Pope's Mexico trip a sign for all Latin America, says Vatican spokesman
Fr. Federico Lombardi in the Vatican Press Office.
Fr. Federico Lombardi in the Vatican Press Office.
By Rosa Maria Ordaz

.- Father Federico Lombardi, head of the Vatican's press office, said Pope Benedict XVI wanted to leave “a sign of his presence and his word for the entire continent” during his visit to Mexico last March.

In an interview with CNA, the spokesman called Mexico the ideal place for this gesture, “because it is a central place of devotion, faith and Latin American culture thanks to the presence of Our Lady of Guadalupe, joined to a great tradition of faith.”

“From Mexico, the Pope sent this message to all the peoples of Latin America, especially the Spanish-speaking ones,” he said. “For this reason, this trip was not only to Mexico and Leon but to the entire continent.”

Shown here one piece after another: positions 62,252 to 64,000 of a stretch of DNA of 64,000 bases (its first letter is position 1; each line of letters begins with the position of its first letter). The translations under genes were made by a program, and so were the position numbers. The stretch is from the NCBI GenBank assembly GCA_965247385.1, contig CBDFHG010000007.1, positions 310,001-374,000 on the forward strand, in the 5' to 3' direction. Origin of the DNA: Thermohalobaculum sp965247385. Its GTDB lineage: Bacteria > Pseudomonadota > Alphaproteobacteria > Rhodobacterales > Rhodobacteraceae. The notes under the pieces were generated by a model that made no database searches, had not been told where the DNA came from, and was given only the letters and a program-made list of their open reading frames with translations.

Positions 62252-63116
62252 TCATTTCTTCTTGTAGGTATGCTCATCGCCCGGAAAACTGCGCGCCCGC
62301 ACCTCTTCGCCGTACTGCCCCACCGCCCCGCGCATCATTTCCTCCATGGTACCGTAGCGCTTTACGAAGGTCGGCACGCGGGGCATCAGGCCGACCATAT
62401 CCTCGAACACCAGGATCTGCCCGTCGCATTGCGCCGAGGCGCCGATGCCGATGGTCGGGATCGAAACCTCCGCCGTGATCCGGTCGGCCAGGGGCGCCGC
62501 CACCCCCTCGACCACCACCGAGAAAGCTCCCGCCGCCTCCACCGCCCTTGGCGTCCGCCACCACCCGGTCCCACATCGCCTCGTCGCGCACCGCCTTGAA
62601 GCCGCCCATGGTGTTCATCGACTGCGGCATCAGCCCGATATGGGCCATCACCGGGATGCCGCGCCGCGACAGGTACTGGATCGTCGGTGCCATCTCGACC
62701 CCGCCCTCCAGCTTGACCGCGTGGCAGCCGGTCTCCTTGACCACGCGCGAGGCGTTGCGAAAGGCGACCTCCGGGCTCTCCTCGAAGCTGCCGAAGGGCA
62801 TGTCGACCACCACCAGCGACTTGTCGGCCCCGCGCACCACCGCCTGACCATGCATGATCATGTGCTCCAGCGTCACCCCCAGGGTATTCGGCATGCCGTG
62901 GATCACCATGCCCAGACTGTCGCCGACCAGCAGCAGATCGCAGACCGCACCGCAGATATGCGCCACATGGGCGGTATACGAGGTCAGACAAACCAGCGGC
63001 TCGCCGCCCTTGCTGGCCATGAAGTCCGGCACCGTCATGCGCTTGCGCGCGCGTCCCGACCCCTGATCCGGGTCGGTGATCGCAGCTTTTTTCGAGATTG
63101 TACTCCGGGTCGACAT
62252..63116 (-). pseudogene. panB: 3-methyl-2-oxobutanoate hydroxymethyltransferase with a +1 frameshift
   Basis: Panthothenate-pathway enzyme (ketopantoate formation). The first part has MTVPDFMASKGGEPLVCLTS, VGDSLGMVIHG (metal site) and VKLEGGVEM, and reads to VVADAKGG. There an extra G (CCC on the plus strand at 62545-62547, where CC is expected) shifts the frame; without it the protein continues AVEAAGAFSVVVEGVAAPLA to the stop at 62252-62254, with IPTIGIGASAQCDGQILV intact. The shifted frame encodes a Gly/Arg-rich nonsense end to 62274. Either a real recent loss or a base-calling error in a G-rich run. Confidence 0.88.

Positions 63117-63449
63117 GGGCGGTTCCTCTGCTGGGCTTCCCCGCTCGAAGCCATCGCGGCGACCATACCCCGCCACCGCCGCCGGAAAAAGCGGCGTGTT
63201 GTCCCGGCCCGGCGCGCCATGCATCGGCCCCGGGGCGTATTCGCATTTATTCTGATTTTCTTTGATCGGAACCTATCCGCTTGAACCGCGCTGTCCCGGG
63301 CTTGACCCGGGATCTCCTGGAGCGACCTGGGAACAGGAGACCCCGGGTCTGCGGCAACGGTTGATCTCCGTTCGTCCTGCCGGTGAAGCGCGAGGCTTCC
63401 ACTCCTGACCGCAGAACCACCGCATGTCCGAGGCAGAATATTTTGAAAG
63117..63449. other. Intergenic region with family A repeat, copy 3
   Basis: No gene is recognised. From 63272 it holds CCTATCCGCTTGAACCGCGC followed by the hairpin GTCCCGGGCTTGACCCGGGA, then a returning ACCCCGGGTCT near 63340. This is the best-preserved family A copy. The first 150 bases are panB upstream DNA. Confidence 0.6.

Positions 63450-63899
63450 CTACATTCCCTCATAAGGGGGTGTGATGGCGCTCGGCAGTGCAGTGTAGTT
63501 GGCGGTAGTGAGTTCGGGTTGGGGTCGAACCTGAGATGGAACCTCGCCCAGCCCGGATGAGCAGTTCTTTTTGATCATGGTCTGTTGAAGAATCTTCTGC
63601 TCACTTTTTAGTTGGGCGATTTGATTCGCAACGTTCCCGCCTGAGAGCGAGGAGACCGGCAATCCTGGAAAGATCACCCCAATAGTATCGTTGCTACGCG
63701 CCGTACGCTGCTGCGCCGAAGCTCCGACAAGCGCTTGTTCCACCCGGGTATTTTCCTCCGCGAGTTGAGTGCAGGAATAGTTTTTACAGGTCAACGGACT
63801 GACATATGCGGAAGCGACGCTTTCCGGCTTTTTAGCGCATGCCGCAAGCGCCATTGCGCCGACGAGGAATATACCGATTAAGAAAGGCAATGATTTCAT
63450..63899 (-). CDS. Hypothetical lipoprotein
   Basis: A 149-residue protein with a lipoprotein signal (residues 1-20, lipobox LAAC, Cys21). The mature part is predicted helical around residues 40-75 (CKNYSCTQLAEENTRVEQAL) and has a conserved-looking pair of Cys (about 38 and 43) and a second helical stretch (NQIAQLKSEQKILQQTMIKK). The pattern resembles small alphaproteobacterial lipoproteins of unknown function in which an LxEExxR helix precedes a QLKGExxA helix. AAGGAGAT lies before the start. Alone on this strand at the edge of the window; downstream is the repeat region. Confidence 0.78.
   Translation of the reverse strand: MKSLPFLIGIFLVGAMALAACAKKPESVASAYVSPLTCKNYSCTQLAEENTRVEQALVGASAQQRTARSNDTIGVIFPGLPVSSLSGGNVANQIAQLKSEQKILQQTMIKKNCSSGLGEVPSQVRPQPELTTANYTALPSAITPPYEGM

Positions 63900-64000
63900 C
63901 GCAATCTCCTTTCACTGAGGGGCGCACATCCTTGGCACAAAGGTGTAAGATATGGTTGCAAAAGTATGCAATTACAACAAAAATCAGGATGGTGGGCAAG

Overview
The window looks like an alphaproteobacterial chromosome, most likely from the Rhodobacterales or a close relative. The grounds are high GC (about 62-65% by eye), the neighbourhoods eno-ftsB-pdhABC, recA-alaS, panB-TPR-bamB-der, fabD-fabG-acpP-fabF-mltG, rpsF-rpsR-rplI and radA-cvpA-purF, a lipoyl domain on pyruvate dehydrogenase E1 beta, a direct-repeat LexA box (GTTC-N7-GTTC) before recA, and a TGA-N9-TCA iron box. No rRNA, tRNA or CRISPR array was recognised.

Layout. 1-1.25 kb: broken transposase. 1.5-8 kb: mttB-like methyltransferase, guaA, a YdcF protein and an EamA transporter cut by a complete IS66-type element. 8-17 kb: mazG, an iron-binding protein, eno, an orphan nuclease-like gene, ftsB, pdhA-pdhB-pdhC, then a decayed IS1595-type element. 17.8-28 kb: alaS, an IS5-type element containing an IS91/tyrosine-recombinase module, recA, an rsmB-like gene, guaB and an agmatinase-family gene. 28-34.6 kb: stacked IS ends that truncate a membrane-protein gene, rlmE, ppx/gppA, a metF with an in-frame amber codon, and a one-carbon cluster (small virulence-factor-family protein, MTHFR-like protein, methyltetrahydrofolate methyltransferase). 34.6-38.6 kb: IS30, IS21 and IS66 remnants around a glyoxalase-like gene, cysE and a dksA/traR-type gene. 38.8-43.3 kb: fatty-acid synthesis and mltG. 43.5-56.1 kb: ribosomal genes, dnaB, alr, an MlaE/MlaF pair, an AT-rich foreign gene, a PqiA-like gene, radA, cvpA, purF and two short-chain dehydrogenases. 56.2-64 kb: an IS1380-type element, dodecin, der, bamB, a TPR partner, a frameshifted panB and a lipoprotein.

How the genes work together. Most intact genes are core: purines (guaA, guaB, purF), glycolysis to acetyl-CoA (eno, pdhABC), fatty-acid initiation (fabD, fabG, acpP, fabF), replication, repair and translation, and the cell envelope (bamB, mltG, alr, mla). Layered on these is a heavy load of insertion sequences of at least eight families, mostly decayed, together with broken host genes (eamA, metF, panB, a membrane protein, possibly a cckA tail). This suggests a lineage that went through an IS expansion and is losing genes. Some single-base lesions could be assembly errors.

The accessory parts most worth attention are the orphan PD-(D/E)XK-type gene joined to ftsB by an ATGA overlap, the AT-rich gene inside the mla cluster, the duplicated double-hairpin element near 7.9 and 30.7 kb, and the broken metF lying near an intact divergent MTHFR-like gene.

Fr. Lombardi, who had visited Mexico previously for the canonization of St. Juan Diego in July of 2002, said the country “loves the Pope a lot.”

“This nation has welcomed the last two Popes with great affection, with great enthusiasm. It is a nation with very profound spiritual roots that are expressed in a very spontaneous and authentic way.”

Fr. Lombardi noted that the expectations for Pope Benedict XVI's March 23-25 visit Mexico were surpassed because of the affection and love the Mexican people displayed for him.

He said two particularly moving moments were the Mass in Leon celebrated before half a million people and the serenade by a Mariachi band outside the school in Miraflores.

As the Pope greeted the musicians, he donned a Mexican hat and said he now understood “why my predecessor (Blessed John Paul II) said, 'I am a Mexican.'”

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